For The Independent/Jarrod Spilger

Thanks to chemotherapy, Phantom was still around to retrieve these pheasants on opening day this season.

I shot my first quail of the 2018-2019 hunting season on November 6, just a few hundred yards from where I shot my last quail of the 2017-2018 hunting season back on January 30.

That wasn’t what made this quail so special, though. At one point this year, I feared I’d never shoot another quail over my beautiful pointer again.

This bird was taken from the second covey of the morning. The first slinked beneath a cedar tree ahead of Phantom and flushed on the far side. I fired once, but missed.

A chance at redemption presented itself soon enough. I spotted Phantom’s orange collar glowing in the sunrise on the far side of some tall weeds. She was holding a staunch, perfect point. As I approached her, a covey pinned between us erupted almost beneath my feet. I dropped a right to left crosser.

Phantom quickly retrieved the first quail of a new season.

This bird was particularly satisfying because in March Phantom was diagnosed with lymphoma.

She’d been exhibiting flu-like symptoms for over a month. After running several tests locally, we took her to the veterinary teaching hospital at Colorado State University in Fort Collins. A biopsy and ultrasound confirmed our worst fears – she had lymphoma. Ironically, it was March 30, Good Friday.

The oncologist gave us a CHOP chemotherapy protocol to follow, which provided a glimmer of hope, a hope that was reinforced a couple days later. The Easter service in Loveland opened with a stirring bagpipe rendition of Amazing Grace. The sermon was on Hope, the preacher himself a recent cancer survivor. We left for home both hopeful and terrified.

The CHOP chemotherapy protocol consists of four cancer fighting drugs – Cyclophosphamide (or Cytoxan), Doxorubicin, Vincristine, and Prednisone. Vincristine was given the first week, Cytoxan the second week, and Doxorubicin the third. The fourth component, Prednisone, was administered as needed and eventually phased out after the first two cycles.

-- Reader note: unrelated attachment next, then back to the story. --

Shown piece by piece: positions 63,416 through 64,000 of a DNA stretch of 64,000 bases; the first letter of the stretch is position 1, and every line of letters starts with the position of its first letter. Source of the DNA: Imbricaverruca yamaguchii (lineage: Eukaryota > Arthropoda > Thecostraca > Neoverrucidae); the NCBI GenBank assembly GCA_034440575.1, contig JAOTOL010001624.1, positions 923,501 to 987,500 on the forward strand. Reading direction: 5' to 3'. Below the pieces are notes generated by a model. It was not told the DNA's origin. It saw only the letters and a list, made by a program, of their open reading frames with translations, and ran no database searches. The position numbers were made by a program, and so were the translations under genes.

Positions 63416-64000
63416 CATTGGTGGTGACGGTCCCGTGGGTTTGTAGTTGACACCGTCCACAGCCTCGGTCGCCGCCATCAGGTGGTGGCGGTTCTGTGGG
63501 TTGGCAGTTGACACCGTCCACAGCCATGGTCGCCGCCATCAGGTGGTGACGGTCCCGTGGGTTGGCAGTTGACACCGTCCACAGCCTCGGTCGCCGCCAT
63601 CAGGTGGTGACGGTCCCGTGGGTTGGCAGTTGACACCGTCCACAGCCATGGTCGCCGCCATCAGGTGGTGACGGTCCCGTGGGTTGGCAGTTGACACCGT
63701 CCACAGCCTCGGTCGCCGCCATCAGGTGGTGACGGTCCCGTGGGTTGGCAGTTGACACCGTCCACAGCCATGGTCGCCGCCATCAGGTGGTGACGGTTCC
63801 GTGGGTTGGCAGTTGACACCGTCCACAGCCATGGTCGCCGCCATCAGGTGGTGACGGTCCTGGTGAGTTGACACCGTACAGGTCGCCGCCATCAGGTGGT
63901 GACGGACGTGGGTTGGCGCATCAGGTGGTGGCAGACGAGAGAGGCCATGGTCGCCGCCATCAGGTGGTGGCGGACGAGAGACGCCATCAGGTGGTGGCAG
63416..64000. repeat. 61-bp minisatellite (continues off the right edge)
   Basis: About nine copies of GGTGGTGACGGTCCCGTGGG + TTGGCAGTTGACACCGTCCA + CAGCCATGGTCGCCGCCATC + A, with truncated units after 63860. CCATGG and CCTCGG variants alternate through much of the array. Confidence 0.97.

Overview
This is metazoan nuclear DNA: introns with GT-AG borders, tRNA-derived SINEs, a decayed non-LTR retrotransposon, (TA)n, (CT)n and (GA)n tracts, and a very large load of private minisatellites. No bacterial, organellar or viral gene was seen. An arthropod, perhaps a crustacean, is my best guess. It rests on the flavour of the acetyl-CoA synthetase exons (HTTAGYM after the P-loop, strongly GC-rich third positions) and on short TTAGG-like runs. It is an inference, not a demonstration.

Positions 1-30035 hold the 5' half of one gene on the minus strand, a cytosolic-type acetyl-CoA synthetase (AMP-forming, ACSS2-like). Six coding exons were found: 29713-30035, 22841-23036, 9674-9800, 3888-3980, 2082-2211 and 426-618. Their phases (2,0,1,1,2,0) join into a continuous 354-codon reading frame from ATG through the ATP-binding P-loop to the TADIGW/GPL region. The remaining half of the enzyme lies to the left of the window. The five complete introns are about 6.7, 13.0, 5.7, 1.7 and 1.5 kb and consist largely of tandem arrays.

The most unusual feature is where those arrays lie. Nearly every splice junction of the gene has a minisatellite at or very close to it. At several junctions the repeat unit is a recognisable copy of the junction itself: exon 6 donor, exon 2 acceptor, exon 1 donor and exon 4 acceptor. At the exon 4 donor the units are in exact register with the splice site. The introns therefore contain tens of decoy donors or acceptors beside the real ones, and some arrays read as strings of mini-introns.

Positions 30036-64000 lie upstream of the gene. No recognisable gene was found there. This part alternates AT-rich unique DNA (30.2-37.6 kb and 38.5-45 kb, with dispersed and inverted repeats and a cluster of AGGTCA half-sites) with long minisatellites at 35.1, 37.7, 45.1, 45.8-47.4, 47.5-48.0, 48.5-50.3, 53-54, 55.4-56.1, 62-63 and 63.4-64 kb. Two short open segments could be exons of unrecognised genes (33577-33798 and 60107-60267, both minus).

Week four was a rest week. Overall, there were four cycles in the 15 week regimen. Treatments began in April and ended in July.

Our long-time veterinarian was reluctant to administer chemo. Fortunately, we found another vet here in town willing to give it a try. He’d experienced good results giving chemo to other hunting dogs and was hopeful it could help Phantom as well.

Chemotherapy for dogs is often greatly misunderstood. Essentially, all that was needed was someone to figure out the proper dosage based on the dog’s weight and then administer the drug. It was that simple.

It wasn’t easy, though. The first cycle went just fine, but problems arose with round two and continued as Phantom’s body reacted to the poison being pumped into it.

Still, she handled chemo better than most people. This is typical for dogs since they are given a much lower dose than humans due to their smaller body size. Phantom never lost her hair, but her muzzle did turn from grey to brown. The same thing had happened to the Loveland pastor, so we took that as a positive sign. It also made her look much younger!

Back in March, though, we didn’t know how everything would play out, so we stacked the deck and ordered a puppy to ensure I’d have a hunting dog come fall. We brought Komet home in June, right in the middle of the ordeal.

We knew we might be stuck with two dogs if everything went well, and luckily that happened. Although Komet was (is) often an annoying puppy, he also perked Phantom up, kept her active, and encouraged her to eat. I know he helped her recover much more quickly than she would have without him.

So far, Phantom is doing well. Tests indicate she’s cancer free, and she’s been able to hunt frequently and energetically this fall. When she gets fatigued, we give her a rest and bring the K-man up to bat.

One of my favorite moments this season occurred in October when Phantom retrieved a wood duck for me on my birthday. As we sat there waiting for another flock, I looked at the duck, then at her, and took a moment to reflect on how grateful I was that she was still here with me.

I felt that same sense of gratitude a few weeks later when I bagged a pair of opening day pheasants. The first was taken over a very staunch Phantom point, and she ran to and retrieved both birds with the vigor of a pup.

We’ve been able to share these moments and many others this season thanks to the graciousness of God, the wisdom of a wife who suggested we visit CSU, and the caring and talent of doctors who love animals and understand the unbreakable bond between hunting dog and hunter.

For more information about chemotherapy for animals and the CHOP protocol, visit www.csuanimalcancercenter.org.

Jarrod Spilger writes an outdoor column for The Independent.

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